In his keynote talk at Low Carb Houston, Dr. Andreas Eenfeldt recently stated that showering only gets you clean if you actually do it. He used this obvious example to highlight the trouble with studies that proclaim one method is no better than another, but then document that only a fraction of the subjects was compliant with the intervention. Thus the conclusion could be that the intervention was difficult for the subjects to maintain, but the conclusion should not be that the intervention did not work.
A recent study in The American Journal of Clinical Nutrition falls prey to the same problem. German investigators evaluated the effects of intermittent calorie restriction, defined as 5 days per week of normal eating with 2 days at 25% of baseline calorie intake, versus chronic calorie restriction, defined as 80% reduction in daily caloric intake, versus no change in caloric consumption (control group) in 150 overweight or obese adults.
After 50-weeks, they found no meaningful difference in the primary endpoint of genetic expression in adipose cells. They also claimed there was no difference in weight loss, BMI or waist circumference between intermittent and chronic calorie restriction. Does this negate all the positive anecdotal experience in favor if intermittent fasting?
Definitely not. Looking further into the data tells us another story.
Between weeks 2 and 7, there was 80% compliance with the intermittent calorie restriction protocol. At the 12-week mark, there was better weight loss for this group — about 7% of body weight — compared to the chronic calorie restriction group — roughly 5% of body weight. By the end of the 50-week trial, however, there was no longer a significant difference between intermittent and chronic calorie restriction. Interestingly, the compliance with the 5:2 intermittent calorie restriction protocol at week 50 was a paltry 21%.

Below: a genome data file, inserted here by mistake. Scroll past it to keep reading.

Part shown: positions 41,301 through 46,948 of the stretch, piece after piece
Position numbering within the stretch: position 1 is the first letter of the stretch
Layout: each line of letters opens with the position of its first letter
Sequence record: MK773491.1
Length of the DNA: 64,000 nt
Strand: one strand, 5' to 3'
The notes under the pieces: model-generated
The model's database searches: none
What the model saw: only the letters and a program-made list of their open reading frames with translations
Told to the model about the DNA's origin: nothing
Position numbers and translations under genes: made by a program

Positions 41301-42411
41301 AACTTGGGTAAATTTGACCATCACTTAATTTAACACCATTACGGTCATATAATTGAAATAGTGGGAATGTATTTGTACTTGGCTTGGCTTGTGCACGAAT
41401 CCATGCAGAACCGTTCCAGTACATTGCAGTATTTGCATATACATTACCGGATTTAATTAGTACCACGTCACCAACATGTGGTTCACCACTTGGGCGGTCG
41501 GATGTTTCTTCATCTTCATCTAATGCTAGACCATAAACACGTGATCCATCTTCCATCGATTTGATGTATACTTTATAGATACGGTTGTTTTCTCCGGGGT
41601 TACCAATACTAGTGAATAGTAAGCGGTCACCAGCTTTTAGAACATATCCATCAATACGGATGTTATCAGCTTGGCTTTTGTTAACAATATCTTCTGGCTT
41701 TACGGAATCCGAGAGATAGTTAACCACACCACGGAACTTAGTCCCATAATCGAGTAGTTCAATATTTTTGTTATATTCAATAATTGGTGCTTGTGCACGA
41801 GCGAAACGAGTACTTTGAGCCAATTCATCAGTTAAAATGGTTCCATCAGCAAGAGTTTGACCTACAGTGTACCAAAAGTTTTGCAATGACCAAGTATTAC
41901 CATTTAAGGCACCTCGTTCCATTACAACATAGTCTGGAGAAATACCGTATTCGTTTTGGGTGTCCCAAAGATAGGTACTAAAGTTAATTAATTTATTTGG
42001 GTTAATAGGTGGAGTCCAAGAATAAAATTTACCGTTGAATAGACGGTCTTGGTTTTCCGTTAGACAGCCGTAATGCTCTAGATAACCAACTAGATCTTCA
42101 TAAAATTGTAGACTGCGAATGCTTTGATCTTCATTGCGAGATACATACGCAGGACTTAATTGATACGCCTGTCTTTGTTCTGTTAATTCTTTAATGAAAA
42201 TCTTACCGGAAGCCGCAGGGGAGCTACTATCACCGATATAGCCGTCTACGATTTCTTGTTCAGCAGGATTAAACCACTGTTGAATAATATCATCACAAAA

When only 21% of the subjects complied with the intermittent calorie restriction, can we really claim it is no better than chronic calorie restriction? Of course not. Instead, we have to decipher why so few subjects maintained compliance.
We don’t know for sure, but the study did encourage “low-fat dairy,” with only one serving of meat or fish per day. As a result, the subject’s diets showed “an overall increase in protein and carbohydrate intake relative to total energy intake, paralleled by reductions in fat.” Would they have fared better with a low-carb, high-fat diet? Anecdotal experience would say “yes,” but this study did not investigate this question.
In the end, this study does little to help us understand the differential effects of intermittent and chronic calorie restriction. It does, however, suggest that intermittent calorie restriction is challenging for those following a higher-carb, low-fat diet. Instead, we are likely to see better compliance and thus better outcomes with a high-fat, low-carb diet and intermittent fasting. You can hear more about this strategy from The Diet Doctor Podcast interview with Megan Ramos from IDMProgram.com.
Thanks for reading,
Bret Scher, MD FACC
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